The team that compiles him will help him make significant progress in this department, just as the Nets did with Jarrett Allen or Jazz Rudy Gobert. Because Williams players are demanding, especially on affordable contracts, Duke’s sophomore has strengthened himself as a potential lottery pick. Memphis center Jalen Duren is also expected to draw, while the other three centers (Walker Kessler, Christian Koloko and Ismael Kamagate) will all go late in the first round or early in the second round. But after Holmgren and Banchero, Duren or Williams are chosen as the first center.

“It would probably be pretty cool to get the lottery. It’s definitely something I want,” Williams said. “But in the end, eligibility is paramount.”

Last week in Washington, Williams told reporters that his preparatory training has been with the Wizards, Spurs, Knicks, Hornets and Bulls. They all choose between ninth and 18th place.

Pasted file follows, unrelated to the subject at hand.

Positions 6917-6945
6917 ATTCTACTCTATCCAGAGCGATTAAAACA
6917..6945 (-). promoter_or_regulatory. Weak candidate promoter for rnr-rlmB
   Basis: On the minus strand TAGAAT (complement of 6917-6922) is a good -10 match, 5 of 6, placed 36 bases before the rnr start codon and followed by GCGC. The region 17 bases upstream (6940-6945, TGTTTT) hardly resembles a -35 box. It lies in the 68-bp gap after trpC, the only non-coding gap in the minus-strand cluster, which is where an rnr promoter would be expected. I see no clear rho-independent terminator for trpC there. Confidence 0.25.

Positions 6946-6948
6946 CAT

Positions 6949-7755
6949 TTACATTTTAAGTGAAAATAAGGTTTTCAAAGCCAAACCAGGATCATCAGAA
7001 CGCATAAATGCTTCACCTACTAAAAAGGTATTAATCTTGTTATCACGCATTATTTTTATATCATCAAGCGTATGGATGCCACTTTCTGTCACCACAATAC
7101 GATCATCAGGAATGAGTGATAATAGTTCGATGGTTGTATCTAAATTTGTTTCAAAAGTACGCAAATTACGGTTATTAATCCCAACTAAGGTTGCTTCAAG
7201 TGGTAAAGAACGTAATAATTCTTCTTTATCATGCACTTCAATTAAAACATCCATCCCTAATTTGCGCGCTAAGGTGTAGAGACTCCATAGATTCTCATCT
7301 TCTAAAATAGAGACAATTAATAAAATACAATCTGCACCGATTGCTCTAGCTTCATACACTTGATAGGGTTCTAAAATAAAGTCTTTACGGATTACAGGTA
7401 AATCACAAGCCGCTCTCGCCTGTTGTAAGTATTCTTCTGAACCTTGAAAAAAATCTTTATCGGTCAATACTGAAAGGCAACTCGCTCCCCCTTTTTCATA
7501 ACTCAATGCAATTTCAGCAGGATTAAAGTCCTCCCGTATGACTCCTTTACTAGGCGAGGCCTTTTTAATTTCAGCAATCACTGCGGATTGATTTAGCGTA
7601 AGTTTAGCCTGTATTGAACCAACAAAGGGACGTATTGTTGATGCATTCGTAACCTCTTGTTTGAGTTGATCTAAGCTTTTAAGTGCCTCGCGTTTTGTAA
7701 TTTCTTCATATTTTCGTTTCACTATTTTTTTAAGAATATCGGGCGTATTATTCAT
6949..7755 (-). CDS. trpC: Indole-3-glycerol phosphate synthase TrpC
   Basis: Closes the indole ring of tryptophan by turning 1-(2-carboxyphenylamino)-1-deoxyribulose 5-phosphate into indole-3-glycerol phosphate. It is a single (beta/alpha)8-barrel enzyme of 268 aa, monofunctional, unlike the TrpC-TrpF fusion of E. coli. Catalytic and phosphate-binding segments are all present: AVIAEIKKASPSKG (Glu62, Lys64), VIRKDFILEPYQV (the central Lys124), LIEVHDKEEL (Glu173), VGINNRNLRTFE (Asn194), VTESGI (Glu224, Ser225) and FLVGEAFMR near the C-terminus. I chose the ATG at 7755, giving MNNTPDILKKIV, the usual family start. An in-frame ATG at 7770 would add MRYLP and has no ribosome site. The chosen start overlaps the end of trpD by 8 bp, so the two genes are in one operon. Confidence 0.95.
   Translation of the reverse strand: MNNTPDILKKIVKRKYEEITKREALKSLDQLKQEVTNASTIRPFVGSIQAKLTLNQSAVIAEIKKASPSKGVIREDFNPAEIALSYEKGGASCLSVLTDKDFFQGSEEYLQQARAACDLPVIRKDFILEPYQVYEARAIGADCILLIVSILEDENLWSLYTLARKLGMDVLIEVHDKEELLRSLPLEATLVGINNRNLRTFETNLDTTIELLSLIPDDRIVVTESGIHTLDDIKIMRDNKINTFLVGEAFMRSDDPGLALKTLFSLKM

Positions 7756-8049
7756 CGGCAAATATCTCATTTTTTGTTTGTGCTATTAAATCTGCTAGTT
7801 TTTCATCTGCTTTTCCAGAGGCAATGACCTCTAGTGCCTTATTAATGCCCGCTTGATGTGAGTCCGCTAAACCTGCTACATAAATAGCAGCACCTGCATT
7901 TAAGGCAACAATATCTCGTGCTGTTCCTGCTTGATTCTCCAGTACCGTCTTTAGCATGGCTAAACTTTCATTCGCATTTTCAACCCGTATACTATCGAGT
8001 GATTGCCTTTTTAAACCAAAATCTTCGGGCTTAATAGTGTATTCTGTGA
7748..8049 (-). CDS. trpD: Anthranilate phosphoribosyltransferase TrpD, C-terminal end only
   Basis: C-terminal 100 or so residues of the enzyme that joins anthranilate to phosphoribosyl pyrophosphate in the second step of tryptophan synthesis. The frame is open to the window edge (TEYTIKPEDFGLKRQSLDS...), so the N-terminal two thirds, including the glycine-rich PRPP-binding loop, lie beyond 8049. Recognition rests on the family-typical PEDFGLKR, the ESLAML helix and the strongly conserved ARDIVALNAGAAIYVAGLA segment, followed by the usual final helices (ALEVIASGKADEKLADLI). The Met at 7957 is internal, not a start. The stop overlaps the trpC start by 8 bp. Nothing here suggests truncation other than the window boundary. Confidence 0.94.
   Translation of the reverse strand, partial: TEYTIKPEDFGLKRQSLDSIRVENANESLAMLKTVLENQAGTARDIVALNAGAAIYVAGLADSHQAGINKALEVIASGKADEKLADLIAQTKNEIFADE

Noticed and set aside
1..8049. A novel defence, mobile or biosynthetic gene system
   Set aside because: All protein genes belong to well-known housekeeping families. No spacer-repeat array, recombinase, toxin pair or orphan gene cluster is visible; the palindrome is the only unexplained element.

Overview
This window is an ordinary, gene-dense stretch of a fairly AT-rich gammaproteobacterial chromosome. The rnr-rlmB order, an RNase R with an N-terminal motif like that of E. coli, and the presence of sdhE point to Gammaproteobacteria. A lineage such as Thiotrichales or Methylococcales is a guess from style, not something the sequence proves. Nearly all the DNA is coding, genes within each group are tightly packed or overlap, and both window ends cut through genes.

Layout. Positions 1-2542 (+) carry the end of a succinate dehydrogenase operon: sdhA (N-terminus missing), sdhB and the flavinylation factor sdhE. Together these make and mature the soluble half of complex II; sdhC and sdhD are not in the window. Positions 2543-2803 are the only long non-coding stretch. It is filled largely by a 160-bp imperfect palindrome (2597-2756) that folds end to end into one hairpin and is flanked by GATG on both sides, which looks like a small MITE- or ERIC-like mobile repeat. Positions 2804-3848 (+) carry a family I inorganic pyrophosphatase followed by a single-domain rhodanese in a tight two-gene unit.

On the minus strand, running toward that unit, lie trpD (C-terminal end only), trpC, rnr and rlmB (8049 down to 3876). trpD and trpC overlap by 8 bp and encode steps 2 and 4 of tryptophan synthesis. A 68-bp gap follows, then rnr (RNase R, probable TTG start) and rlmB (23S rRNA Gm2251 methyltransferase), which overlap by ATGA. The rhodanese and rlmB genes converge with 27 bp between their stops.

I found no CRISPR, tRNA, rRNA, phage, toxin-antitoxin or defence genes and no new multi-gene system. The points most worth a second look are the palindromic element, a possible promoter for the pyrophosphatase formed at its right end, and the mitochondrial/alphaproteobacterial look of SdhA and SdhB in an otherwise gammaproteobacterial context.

Williams has a sister, Elizabeth, who graduated from Duke and finished fourth in the 2015 WNBA draft. He won the title of most advanced player in 2016 and became an All-Star in 2017. Mark saw how his sister achieved her dreams when she was in ninth grade, watching basketball change before her eyes. That same year, Roy Hibbert played his last season in the NBA at the age of 30, just three years after being named the winner of the star tournament. Steph Curry turned Gobert into a meme. And Brook Lopez’s postman suddenly became a deep shooter. Too change. The big ones needed to protect the perimeter and hopefully shoot 3s. Throughout his career, Williams has had no obligation to shoot. But that’s something he’s been working on in preparation for the NBA.